Paris travel tips: Shopping, dining, saving!

Posted on February 11th, 2011 by Laura Byrne Paquet in How To

Sightseeing

Dodge the museum masses: There will always be crowds at the Louvre, the Musée d’Orsay and other wildly popular museums. Head to these hot spots early in the morning to get a good spot in line (bring a book and be prepared to wait, unless it’s the middle of winter). Alternatively, try one of Paris’s lesser-known museums: the city is home to dozens of institutions, including museums devoted to stamps, posters, Vladimir Lenin and Edith Piaf. You won’t see the Mona Lisa, but Miss Enigmatic isn’t the be-all and end-all. At the Musée des lettres et manuscrits (Museum of Letters and Manuscripts), for instance, you can see a 1576 letter from Catherine de Medici and a 1944 letter from JFK to one of his PT-109 crew members.

Save some euros: OK, a museum pass that costs 28 Euros and up may not sound “cheap.” But the Paris Museum Pass gets you into 60 museums and famous sites, including the Louvre, the Arc de Triomphe and Versailles—some of which cost 10 Euros and up on their own. Two-, four- and six-day passes are available.

Dining

Do the prix-fixe: Many restaurants have a three-course “prix-fixe” (fixed price) menu, usually including a small starter, a main course and dessert (and a glass of wine). It’s often an excellent deal, particularly at lunch.

Get tips from an expert: The mouth-watering blog written by American-born chef David Lebovitz, Living the Sweet Life in Paris, is a great source of information for foodies.

Getting Around

DO NOT DRIVE. Once you’ve seen Paris traffic, you’ll understand that no more needs to be said about this tip.

Walk: It’s the real reason French women don’t get fat. Besides, it’s so much easier to stop at tempting shops and cafés when you’re on foot, although the cafés may derail that “not getting fat” idea.

Cycle: Don’t feel like shipping your bike by plane? Can’t say as I blame you. Instead, do as the locals do and join Velib’, a bike-sharing service whose name translates roughly as slang for “bike freedom.” (Click on the small Union Jack at the top of the page to see the site in English.) While the bikes—thousands of them parked at self-service kiosks all over Paris—aren’t technically “free,” they are inexpensive. Buy a one-day or seven-day pass online or at any kiosk, use it to check out a bike, cycle where you want to go, then return the bike to a Velib’ kiosk near your destination. Your bank account will be debited for the time used. It’s that easy.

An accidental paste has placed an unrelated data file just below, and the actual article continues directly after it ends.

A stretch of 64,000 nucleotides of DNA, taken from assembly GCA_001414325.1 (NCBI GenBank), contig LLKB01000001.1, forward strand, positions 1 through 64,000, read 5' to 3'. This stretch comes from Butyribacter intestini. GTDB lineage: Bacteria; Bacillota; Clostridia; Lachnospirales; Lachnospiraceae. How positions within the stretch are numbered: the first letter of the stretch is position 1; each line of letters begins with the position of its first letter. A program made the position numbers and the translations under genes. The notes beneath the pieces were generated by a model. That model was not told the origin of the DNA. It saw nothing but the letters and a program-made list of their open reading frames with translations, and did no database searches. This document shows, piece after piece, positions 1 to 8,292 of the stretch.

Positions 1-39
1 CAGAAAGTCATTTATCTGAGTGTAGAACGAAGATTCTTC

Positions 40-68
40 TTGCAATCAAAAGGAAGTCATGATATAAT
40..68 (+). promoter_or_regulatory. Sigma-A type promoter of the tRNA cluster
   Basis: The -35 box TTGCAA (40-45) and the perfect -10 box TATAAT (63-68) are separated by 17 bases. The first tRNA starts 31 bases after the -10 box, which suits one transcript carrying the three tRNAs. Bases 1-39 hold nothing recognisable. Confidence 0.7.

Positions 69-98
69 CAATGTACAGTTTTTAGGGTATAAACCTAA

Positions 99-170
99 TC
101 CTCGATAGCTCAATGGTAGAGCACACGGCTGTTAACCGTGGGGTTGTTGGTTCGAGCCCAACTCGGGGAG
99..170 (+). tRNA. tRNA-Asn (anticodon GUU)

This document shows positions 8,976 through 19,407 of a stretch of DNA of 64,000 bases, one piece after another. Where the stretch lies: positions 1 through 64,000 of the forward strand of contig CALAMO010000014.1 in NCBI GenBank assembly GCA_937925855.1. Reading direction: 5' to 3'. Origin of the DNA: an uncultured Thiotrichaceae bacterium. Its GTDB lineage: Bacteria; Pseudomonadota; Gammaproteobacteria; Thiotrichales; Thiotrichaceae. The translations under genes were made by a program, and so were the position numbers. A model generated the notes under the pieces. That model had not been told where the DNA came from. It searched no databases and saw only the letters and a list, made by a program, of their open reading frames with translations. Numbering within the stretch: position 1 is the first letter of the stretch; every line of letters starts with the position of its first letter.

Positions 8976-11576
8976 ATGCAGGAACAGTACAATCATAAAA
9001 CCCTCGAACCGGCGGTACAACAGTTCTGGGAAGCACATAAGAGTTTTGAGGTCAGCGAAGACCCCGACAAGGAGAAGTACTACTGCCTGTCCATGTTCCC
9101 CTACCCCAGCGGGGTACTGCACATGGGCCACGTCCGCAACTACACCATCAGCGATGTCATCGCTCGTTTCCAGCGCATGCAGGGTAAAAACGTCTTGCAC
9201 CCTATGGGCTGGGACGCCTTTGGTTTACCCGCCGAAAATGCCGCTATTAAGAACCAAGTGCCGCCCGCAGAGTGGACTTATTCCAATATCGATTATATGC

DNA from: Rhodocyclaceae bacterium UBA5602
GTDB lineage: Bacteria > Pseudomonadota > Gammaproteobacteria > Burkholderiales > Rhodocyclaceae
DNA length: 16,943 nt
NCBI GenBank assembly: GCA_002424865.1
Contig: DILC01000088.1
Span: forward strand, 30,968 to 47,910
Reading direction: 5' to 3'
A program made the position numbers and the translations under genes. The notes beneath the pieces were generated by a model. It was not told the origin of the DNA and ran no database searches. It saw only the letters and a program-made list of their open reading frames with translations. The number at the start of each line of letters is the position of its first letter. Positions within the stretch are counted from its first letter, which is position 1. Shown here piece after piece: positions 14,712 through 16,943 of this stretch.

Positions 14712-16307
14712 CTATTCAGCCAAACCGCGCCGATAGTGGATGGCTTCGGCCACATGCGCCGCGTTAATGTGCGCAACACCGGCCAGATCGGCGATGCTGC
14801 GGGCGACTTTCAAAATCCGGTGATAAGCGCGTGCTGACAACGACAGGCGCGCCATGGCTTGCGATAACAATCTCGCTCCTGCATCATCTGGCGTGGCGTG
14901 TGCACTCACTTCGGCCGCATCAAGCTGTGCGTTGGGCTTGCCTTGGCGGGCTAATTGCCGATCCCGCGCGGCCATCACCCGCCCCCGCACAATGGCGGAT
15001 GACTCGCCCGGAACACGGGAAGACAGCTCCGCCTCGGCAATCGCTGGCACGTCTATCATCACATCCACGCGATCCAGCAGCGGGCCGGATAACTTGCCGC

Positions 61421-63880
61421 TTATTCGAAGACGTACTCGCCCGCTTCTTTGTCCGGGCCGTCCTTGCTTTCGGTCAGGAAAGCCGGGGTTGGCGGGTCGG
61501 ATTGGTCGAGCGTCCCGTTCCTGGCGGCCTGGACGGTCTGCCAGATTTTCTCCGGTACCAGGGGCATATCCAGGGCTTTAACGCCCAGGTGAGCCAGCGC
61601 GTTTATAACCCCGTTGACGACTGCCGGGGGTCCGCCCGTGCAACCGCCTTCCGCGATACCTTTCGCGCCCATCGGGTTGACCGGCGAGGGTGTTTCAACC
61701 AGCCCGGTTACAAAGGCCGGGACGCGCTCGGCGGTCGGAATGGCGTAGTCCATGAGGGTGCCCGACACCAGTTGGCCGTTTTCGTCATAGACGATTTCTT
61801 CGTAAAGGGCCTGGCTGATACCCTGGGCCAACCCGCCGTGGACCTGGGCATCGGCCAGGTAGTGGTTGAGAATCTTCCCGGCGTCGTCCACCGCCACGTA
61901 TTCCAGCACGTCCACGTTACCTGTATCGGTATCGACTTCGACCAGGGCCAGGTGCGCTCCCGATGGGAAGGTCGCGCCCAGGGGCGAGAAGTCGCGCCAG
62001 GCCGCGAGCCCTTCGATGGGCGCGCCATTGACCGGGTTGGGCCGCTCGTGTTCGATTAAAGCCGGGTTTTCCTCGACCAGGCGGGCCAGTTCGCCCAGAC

Take transit: For information on trains, buses, the Metro and more, go to RATP (again, click on the Union Jack). If you’re planning to do a lot of travelling by transit, consider buying a ParisVisite card, which gives you unlimited access to transit within the zone and timeframe you pick. You can buy them at any metro station, bus station or airport. If you think you’ll only take the occasional subway or train, you may be better off buying a pack of 10 tickets (known as a carnet).

Shopping

One could spend one’s life writing about shopping in Paris, guiding people to great Parisian shops or, indeed, actually shopping. So I’m going to leave this section to a couple of experts.

Chic Shopping Paris: This book by American ex-pat Rebecca Perry Magniant draws on her experience as the co-founder of the like-named Chic Shopping Paris tour company. The firm offers bilingual shopping tours on themes ranging from baby supplies and luxury labels to outlet stores and antiquing. You can also set up a customized tour. To get a taste of Magniant’s expertise, check out the Chic Shopping Paris blog.

Paris Chic and Trendy: This pretty little pocket book, written by French fashion journalist Adrienne Ribes-Tiphaine, is an insider’s guide to famous retailers, hidden design studios and other purveyors of French style.

Miscellaneous

Etiquette tip: When you walk into a store, always greet the clerk with a polite “Bonjour.” When you leave, whether you’ve bought anything or not, say “Au revoir.” It’s considered rude to browse in a store without speaking to the staff.

Photo by Paul Paquet.

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